So I did that. The relief of exiting the drama came instantly, and that to me is the beauty and the truth of The Power of Now: no matter where we are in life, how deep we’ve gone into the narrative that our ego/ our intellect has fabricated to persuade us to do their bidding – it is never too late or too complicated to leave. There is no repercussion for admitting that we’ve made mistakes, even huge ones. We are allowed to and capable of freeing ourselves if we want to.

    Later, I asked Peter what he thought I should have done. How I should handle a  situation like this (and trust me, there will be more), so that things don’t go so wrong from the get go. His suggestion:

    Say how you feel. Honestly.

    He was right. As soon as we realize that we’ve gotten lost in the story, identified with a thought or a feeling, we are shining a light on them, seeing them and exposing them for what they are. And we realize that they are not us. By admitting to ourselves how we do feel, and maybe even confiding in someone we trust, we are accepting the truth of what is at that moment. It is the only alternative, if we don’t want to fight a battle we can’t win: us against ourselves. It is love.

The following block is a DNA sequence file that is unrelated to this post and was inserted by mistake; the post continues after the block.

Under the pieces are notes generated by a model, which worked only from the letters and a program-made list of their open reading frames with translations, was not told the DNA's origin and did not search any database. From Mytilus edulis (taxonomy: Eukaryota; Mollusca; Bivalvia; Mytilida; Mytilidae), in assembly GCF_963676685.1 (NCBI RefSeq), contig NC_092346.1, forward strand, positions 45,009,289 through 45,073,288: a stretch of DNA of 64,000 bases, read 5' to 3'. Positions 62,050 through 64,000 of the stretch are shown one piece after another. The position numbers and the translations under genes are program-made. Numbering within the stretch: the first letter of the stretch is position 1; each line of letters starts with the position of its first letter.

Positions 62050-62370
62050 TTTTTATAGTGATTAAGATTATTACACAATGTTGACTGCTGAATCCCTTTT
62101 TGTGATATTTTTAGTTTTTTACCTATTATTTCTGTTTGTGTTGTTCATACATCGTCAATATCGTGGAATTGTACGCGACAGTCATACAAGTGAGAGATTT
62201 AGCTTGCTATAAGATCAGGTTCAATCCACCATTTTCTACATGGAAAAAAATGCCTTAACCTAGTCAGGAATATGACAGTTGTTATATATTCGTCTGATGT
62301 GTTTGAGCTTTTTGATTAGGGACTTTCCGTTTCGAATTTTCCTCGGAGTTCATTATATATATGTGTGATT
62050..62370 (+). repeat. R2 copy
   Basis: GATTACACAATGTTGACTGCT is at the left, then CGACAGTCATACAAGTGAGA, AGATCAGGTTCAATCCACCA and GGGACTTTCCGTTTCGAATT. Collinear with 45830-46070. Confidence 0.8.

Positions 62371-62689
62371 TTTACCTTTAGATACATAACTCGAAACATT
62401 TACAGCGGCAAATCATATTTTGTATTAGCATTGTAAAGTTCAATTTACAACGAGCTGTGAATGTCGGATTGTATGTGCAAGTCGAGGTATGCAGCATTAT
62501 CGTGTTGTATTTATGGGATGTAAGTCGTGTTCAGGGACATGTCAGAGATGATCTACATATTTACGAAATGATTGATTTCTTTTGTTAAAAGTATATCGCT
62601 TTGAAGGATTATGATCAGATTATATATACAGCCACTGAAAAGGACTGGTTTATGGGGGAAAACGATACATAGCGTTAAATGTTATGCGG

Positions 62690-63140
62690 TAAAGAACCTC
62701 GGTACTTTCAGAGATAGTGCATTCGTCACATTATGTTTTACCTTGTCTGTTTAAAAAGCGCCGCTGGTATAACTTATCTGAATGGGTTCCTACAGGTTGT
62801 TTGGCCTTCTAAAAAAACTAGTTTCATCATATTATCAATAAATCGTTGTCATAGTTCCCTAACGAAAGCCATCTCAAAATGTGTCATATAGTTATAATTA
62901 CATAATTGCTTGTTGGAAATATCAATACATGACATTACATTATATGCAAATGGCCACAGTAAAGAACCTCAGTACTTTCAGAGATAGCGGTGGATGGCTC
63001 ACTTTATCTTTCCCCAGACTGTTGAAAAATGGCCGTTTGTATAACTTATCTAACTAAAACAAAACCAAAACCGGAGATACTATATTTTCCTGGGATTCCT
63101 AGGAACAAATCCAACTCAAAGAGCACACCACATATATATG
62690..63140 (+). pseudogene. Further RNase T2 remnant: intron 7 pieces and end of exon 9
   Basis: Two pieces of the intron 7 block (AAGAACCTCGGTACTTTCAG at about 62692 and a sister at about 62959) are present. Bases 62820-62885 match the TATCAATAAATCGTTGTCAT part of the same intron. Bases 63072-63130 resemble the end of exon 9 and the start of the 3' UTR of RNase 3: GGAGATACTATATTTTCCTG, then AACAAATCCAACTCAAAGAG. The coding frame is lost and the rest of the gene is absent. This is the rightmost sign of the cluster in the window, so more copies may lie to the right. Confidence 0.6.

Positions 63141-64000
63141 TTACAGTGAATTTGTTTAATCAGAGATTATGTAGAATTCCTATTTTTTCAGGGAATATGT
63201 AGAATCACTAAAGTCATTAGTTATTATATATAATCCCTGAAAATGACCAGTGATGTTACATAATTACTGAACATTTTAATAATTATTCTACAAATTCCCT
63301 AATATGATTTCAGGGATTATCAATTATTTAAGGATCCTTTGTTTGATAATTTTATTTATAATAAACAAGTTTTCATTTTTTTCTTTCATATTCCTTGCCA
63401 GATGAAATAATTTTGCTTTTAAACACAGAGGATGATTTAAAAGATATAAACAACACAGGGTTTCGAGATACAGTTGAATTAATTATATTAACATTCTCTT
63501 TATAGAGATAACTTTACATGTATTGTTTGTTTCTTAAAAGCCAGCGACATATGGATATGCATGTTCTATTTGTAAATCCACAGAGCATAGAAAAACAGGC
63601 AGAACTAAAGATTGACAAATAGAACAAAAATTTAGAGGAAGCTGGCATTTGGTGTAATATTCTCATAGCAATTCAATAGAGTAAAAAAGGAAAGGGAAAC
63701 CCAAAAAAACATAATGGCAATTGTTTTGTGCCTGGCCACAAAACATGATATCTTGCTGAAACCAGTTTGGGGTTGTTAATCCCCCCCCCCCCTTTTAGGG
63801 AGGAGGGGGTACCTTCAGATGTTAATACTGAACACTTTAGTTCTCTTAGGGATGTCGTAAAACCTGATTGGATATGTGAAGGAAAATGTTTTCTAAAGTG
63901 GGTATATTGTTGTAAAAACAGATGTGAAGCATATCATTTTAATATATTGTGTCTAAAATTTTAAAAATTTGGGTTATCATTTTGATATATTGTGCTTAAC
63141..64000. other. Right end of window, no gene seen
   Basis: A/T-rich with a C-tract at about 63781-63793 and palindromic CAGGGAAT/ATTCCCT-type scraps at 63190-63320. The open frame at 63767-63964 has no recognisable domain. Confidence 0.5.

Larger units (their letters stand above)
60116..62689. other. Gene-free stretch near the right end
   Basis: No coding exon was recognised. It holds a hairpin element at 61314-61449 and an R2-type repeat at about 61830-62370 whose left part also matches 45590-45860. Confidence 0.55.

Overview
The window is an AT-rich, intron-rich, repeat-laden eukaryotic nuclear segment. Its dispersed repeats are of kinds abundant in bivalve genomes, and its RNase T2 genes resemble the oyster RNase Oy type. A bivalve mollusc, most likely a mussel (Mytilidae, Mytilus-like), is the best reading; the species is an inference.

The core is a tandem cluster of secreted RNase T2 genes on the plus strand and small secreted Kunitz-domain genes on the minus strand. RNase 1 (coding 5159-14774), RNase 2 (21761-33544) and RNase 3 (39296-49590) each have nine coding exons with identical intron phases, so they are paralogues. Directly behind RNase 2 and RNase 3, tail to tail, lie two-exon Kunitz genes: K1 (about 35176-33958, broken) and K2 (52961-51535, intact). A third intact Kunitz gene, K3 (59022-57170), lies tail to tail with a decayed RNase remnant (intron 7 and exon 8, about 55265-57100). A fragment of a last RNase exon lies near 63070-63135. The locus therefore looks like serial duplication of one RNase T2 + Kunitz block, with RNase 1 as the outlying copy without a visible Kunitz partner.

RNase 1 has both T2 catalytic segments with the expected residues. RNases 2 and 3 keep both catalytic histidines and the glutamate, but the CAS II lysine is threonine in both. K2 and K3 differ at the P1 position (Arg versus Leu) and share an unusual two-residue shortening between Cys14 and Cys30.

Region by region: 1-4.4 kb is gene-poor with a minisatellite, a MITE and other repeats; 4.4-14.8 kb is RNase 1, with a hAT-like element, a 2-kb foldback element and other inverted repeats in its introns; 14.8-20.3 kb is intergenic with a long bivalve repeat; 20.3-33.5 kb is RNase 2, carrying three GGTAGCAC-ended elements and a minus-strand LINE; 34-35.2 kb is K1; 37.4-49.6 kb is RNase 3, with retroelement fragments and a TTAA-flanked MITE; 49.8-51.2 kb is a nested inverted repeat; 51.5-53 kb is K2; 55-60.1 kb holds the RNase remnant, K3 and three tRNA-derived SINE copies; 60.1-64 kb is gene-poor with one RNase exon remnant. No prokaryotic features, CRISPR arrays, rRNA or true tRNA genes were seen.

• Bewusst Leben,  Sarines Göteborg

    Food fight | She’s lost control again …

    I really should have written this one on Thursday, when „everything“ happened but it got late, and I had to get up early on Friday (yesterday was my first day without a post – thanks, real world with money and work and stuff). As I feared, I really don’t feel like writing about it anymore right now but I am trying to get into it. Ironically, this post might not even be relevant or interesting for anyone besides me – then again, who’s the person caring the most about a blog anyway if not the writer, right?